At the Archives, Peter maintains a constructive presence. As the Marketing and Public Outreach Specialist, Peter helps to set up outreach events and runs the Archives social media. He says, “Working at the Archives for the past two years has been a great experience. I have been able to learn about planning events and using effective communication. The ability to communicate with others is the biggest component of my job that I will take away. I have also had the opportunity to work with some amazing people, and I really appreciate everything that I have learned from my co-workers”. You are probably asking, what’s the future plan for Peter? Wait no further. Peter says, “After graduating from NMU I plan on looking for an internship within the public accounting sector. After interning for a year, I plan on applying to Michigan State University for their law program. My goal is to apply my knowledge of accounting towards tax law. The few tax classes I have taken at Northern have inspired me to pursue a future career in tax law and planning. I also hope to sit for the Certified Public Accountant (CPA) exam within the next two years.”

photo 5

Written by Stefan Nelson

NMU to Rebuild Dorm Saunas!

April Fools! Unfortunately NMU will not be rebuilding the dorm saunas, hopefully the administration considers bringing back this feature someday. Back in the 70’s NMU had saunas within a few of the dorms. Nowadays there are saunas located within the men and women locker-rooms at the PEIF. Saunas have a unique following in the Upper Peninsula.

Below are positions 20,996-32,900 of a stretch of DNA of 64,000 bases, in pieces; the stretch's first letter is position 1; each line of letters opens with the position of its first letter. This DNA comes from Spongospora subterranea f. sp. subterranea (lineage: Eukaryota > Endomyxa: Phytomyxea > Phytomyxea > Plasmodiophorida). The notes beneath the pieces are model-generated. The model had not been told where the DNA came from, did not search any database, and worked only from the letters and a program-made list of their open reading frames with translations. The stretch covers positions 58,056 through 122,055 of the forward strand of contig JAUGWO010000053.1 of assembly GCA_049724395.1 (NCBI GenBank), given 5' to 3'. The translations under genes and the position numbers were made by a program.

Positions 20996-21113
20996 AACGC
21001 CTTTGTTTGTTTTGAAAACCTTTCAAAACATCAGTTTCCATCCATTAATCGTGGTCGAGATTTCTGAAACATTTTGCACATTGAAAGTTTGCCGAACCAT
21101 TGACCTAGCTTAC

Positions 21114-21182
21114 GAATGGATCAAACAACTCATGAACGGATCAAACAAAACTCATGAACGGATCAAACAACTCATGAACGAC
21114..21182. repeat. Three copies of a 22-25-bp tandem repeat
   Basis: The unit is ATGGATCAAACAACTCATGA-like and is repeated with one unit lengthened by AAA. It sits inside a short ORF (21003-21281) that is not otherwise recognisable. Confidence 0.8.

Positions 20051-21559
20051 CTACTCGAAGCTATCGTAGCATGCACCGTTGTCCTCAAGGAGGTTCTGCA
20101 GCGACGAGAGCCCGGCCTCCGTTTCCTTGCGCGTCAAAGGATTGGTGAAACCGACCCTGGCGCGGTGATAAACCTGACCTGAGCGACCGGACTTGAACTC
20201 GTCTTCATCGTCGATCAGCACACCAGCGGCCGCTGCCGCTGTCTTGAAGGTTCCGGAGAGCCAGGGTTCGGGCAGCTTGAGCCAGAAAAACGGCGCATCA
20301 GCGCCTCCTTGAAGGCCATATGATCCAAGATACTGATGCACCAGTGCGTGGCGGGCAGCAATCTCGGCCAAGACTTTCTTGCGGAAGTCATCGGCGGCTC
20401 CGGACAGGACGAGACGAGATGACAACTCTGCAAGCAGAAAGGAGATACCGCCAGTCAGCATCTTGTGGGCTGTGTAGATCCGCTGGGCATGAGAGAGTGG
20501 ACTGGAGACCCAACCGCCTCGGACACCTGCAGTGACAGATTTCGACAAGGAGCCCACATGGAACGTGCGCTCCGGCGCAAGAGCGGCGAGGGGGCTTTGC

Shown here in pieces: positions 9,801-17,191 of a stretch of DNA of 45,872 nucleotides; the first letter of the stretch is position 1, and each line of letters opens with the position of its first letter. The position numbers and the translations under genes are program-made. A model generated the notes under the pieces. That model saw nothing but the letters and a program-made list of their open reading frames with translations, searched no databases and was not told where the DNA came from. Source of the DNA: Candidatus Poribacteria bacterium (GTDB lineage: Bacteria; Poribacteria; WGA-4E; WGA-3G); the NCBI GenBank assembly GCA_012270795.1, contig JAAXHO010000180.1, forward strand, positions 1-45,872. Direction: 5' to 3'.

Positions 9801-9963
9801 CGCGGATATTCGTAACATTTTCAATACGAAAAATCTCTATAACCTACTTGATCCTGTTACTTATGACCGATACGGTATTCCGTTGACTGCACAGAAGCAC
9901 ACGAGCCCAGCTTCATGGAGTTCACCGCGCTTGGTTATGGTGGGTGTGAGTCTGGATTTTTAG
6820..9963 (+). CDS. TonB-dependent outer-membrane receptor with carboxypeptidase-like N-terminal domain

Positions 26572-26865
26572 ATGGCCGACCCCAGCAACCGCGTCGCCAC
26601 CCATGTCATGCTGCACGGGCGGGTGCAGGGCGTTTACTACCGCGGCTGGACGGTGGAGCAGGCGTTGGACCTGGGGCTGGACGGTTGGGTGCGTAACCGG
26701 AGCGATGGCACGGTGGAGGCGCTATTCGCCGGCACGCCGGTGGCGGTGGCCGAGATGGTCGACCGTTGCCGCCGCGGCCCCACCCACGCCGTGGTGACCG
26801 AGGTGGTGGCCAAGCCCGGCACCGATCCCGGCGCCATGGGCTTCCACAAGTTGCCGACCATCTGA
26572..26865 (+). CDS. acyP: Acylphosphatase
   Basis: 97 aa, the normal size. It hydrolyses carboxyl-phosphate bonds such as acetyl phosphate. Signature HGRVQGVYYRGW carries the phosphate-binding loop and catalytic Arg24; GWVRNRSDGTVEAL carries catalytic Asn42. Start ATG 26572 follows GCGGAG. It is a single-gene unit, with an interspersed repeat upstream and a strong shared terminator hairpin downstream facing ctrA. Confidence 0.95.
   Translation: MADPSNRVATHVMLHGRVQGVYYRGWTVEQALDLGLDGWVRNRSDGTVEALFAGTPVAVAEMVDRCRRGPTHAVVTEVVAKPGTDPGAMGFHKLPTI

When I first came to the NMU in 2012 I was unaware of the massive Finnish culture within the Upper Peninsula. During 1867-1888 Finns started migrating to the Upper Peninsula. In the 1900’s there were roughly 18,000 Finns living within the copper country. Today Michigan is home to 68,203 Finnish Americans, this is the largest population within the United States.

During my past four years at Northern I have thoroughly enjoyed using the sauna at the Physical Instructional Educational Facility (PEIF). Little did I know that Marquette, Michigan has attempted setting the record for the “world’s largest sauna.” In 1996 at FinnFest a blue and white tent was setup at the north end of Memorial Field. Then tent was heated to 121 degrees by two 400,000 British thermal unit diesel-powered heaters. Over 650 people packed into the tent and the records were sent to the Guinness Book of World Records. Although the previous record consisted of 300 participants, Guinness officials did not recognize the FinnFest attempt because the event took place in a tent, not a real sauna.


Pictured is Sue Oja, a sophomore from Ishpeming, enjoying the newly built Hunt/VA sauna in 1973

Unfortunately the Guinness officials failed to recognize what the sauna means to the Finns. For the Finns the purpose of the sauna was not to improve their complexion, lose weight or to fall asleep. To the Finn it was an essential and complementary addition to the farm house without indoor plumbing. The primary function of the sauna was to provide a place to bathe.

Most saunas are separate from the house. People will build their sauna in the basement, attic or within the garage. The heat within the sauna ranges between 120 and 140 degrees, but with the dry air the sauna can become 170 degrees and sometimes upwards of 220 degrees.  When water is thrown on the stones the temperature does not rise to much, it only causes the individual to sweat more due to the increase in humidity. At the end of the day the sauna is a place where gossip and news can be shared amongst friends.